As a growing industrial region in the country, Ohio needs a quality transportation system.
The need to maintain the region’s highway system and efficiently move goods through it is evident every day as we see unprecedented growth and investment because of the Utica shale development and other growing industries in Eastern Ohio and the Mahoning Valley.
The Ohio Turnpike is an important part of that system, and so are the other main highways and bridges serving our region.
The economic momentum in Ohio and the Mahoning Valley over the last few years can only be sustained if we recognize that the competition to keep existing businesses and attract new ones grows more intense every day. To win those battles requires us to be forward thinking as we address major problems.
Ohio faced a $1.6-billion highway funding shortfall earlier this year that forced the state to delay major projects, including the Interstate 80 expansion project in Mahoning and Trumbull counties.
The Kasich administration’s plan to deal with the road and bridge funding dilemma is a solid step forward for Northeast Ohio because it ensures the Ohio Turnpike will remain a quality roadway for decades to come, and it will help in obtaining the necessary dollars to move the Valley’s priority infrastructure projects forward.
This is particularly important given the amount of investment needed on the turnpike. While many of us believe the turnpike is a first-class facility, the reality is that significant capital improvement is needed across the 50-plus-year-old roadway’s 241 miles. ODOT is prepared to ensure the necessary capital investments to make the improvements now and into the future.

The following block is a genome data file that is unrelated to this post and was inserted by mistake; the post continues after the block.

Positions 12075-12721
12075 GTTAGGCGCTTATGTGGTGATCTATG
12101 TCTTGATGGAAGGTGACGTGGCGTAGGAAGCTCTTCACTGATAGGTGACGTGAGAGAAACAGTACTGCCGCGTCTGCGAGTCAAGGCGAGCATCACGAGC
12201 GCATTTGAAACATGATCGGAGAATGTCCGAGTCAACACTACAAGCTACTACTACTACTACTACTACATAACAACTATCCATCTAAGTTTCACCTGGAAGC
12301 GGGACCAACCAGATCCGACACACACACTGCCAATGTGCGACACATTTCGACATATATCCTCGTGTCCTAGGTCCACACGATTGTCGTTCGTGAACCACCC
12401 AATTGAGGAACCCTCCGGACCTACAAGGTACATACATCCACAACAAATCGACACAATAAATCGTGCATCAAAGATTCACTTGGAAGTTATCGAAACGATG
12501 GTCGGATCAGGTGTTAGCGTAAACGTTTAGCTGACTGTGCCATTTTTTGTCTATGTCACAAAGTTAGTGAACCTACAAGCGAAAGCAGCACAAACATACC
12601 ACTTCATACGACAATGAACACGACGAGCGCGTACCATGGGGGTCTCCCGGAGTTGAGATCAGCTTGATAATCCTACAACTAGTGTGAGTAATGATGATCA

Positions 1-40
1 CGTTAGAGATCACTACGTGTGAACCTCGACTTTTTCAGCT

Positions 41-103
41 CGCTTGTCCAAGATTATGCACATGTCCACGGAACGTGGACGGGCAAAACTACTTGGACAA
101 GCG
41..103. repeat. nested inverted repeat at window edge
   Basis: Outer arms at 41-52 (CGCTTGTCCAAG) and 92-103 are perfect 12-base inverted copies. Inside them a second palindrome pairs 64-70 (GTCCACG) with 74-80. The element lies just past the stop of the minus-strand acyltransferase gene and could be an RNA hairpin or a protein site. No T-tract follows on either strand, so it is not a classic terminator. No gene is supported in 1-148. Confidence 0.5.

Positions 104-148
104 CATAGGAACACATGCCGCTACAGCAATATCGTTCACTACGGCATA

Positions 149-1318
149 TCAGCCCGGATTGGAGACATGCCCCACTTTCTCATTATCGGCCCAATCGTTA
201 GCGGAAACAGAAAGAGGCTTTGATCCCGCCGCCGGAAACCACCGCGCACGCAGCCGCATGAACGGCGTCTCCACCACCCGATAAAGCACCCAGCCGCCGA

Most of us appreciate the role the turnpike has played in the region’s economic development. The Youngstown-Warren area sits at the crossroads of major highways, including the turnpike, and is accessible within a day’s drive of half the population of the U.S.
There was a good deal of apprehension when Gov. John Kasich said last year that he would consider leasing the turnpike to generate revenue for infrastructure projects. Instead, the governor recently announced that Ohio would be moving forward with an innovative concept designed to provide much-needed funds for infrastructure projects while maintaining ownership of the turnpike.
The governor said at the beginning of a 10-month study by experts about options for the turnpike that he had no preconceived notions about the best way to proceed — he just wanted the facts.
The governor has kept his word. And after an analysis of alternatives, he and his team have concluded that Ohio should retain control over the turnpike and take advantage of a bond program to raise funds to support important projects that are being delayed because of a lack of funding.
I believe the Mahoning Valley will benefit in several ways from Kasich’s plan.
Our priority road project for the Valley — the multimillion-dollar lane expansion of I-80 in Mahoning and Trumbull counties — will now be completed in the next few years. We anticipate other local projects to be funded earlier than planned as well.
The turnpike, whose busiest interchange across the state is in the Valley, will be significantly upgraded sooner than expected and local users will see tolls frozen for 10 years. I believe the governor listened to the concerns voiced about the turnpike and responded in a very fair and sound manner.
We in the business community have long asked state and local government to take innovative and forward-looking steps to reform itself and make it more efficient and effective.
I believe the turnpike plan is a major step forward in maintaining and improving our infrastructure, one that will enhance Ohio’s reputation as one of the best states in which to do business.
Tom Humphries is president and CEO of the Youngstown/Warren Regional Chamber.